4. Fewer Choices. Health savings accounts (HSAs), used in conjunction with high-deductible health plans (HDHPs), are another tool many small businesses use to provide affordable health care options for their employees. As indicated, PPACA increases the penalty on taxpayers who make nonmedical withdrawals from their HSA. Additionally, over-the-counter medications no longer qualify for HSA spending. Finally, the legality of HSAs will rest on the shoulders of the secretary of the Department of Health and Human Services. A regulatory ruling will be needed to determine if HSA contributions may count toward the actuarial value of high-deductible plans – if not, HSAs will likely disappear.
5. Higher Compliance Costs. The Patient Protection and Affordable Care Act has high compliance costs, including requiring the food service industry to label products with calorie counts (at an estimated cost of 14 million man-hours per year) and requiring doctors to adhere to 153 pages of new federal rules regarding electronic medical records. PPACA has already created 1,000 pages per month of new regulations as published in the Federal Register. One of the most onerous aspects of the law is a provision requiring all businesses, as well as federal, state and local government entities, to file a 1099-MISC tax form on business-to-business transactions exceeding $600. The new 1099 reporting requirement will affect nearly 40 million businesses, charities and governmental entities, including 26 million sole proprietorships, estimates the IRS. Owing to subsequent legislation passed by Congress, landlords will also be required to file 1099 forms.
5 Ways State Lawmakers Can Cut Taxes and Lower Health Care Costs
Even as businesses face higher insurance and compliance costs because of PPACA, state taxpayers will be responsible for millions in new health care obligations. State Medicaid spending alone is expected to increase by an estimated $1 billion over 10 years. The Legislature could respond by attempting to pass these increased costs on to South Carolina businesses and residents by raising taxes and fees. But if lawmakers are serious about their opposition to PPACA, they should do the opposite. For every new tax, fee and regulation that comes out of D.C., the state should cut taxes and fees and ease regulatory burdens.
1099 Law Will Drown Small Business in Paperwork
According to the National Federation of Independent Business, paperwork created by the 1099 provision alone will increase costs for the average small business by at least $1,776 a year. The new requirement is expected to raise an additional $17.1 billion in taxes. Except even the IRS has expressed “concern that the burdens ‘may turn out to be disproportionate as compared with any resulting improvement in tax compliance.’” While new regulations requiring 1099-MISC filings do not formally go into effect until 2012, some small business owners will be obliged to begin filing in 2011. The Small Business Jobs Act of 2010, for instance, requires landlords to file a 1099-MISC to service providers to whom they paid $600 or more in 2011. The new regulation will cost the average property owner between $400 and $1,600 per year. Repeated attempts to repeal the 1099 provision have failed.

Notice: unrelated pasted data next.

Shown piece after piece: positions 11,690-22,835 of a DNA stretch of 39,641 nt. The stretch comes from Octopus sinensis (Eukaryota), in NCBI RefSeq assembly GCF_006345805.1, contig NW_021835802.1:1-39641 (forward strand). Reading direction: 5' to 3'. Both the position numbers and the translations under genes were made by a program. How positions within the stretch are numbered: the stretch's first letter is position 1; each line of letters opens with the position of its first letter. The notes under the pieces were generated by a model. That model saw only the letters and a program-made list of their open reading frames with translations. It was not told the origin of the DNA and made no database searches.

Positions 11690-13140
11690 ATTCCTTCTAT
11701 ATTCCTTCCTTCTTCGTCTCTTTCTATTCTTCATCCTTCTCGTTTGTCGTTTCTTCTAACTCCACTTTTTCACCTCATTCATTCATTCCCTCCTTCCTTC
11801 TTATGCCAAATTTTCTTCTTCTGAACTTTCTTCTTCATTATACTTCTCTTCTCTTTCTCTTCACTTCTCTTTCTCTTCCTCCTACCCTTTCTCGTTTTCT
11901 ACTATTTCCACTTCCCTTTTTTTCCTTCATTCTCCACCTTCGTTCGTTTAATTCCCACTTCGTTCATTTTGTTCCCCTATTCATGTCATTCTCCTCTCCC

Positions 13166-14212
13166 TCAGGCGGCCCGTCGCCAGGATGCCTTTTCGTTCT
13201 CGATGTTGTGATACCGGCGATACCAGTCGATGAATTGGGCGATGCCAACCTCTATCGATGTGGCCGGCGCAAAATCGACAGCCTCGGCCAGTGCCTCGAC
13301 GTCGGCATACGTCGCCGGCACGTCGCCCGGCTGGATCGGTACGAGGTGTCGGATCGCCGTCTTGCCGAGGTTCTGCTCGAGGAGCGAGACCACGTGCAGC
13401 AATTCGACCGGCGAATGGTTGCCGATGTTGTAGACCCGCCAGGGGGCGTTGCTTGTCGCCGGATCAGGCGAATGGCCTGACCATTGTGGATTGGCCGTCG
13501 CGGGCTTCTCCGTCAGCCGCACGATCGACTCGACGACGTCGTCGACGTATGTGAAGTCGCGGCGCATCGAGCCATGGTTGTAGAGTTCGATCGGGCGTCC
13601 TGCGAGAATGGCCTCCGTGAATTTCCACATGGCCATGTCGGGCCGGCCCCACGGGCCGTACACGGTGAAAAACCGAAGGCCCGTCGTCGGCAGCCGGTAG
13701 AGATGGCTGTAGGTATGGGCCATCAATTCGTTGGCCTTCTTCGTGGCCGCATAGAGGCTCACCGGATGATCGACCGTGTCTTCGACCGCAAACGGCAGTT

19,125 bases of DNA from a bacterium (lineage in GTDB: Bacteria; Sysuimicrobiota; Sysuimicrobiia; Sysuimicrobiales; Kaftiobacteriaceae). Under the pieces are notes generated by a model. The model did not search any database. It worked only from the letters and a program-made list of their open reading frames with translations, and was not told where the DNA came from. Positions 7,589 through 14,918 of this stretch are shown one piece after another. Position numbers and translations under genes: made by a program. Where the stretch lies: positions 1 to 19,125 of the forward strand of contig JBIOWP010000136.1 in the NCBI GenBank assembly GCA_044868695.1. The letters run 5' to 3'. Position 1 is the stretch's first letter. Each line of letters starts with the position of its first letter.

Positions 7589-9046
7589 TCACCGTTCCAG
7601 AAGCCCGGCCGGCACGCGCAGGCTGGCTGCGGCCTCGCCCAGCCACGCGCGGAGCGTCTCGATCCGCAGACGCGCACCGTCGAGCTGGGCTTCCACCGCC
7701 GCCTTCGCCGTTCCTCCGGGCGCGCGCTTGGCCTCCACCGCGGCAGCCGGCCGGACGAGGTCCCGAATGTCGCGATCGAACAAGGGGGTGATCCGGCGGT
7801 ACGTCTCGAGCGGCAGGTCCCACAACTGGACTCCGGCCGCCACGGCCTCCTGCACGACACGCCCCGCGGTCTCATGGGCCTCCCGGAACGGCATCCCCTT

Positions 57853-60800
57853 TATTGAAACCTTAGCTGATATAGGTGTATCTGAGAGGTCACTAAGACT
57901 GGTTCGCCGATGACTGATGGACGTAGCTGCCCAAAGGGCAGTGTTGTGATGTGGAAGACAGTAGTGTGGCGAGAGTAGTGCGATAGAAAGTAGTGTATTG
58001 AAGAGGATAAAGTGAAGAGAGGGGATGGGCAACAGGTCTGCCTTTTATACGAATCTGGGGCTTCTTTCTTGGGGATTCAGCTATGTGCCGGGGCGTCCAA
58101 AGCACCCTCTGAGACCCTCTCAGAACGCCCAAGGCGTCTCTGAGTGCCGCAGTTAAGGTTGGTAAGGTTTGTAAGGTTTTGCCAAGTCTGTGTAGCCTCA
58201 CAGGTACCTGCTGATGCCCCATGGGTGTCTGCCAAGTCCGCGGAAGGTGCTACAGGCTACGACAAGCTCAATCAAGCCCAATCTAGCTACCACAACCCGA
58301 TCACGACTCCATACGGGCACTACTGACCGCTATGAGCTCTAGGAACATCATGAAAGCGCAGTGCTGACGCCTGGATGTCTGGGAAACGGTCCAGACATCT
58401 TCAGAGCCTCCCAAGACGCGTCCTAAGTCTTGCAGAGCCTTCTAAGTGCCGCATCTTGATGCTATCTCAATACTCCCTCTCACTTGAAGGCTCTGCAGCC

1. Lower Personal Income Taxes PPACA imposes billions in new income taxes on businesses and consumers. These are some basic reforms that would help ease the pain.
- Create a 100 percent deduction for insurance premiums. Under current law, insurance premium payments for employer-sponsored plans are excluded from income and payroll taxes. Yet plans purchased on the individual market must be paid for using after-tax income. State lawmakers can help address this inequity by allowing a 100 percent state income tax deduction on out-of-pocket insurance premiums. In 2010, a limited version (S 998) of this idea was introduced in the Senate, but the bill died in committee. (Also see S 180, new for 2011.) Neighboring Georgia, along with several other states, already allows taxpayers to deduct 100 percent of insurance premiums for HDHP/HSA plans.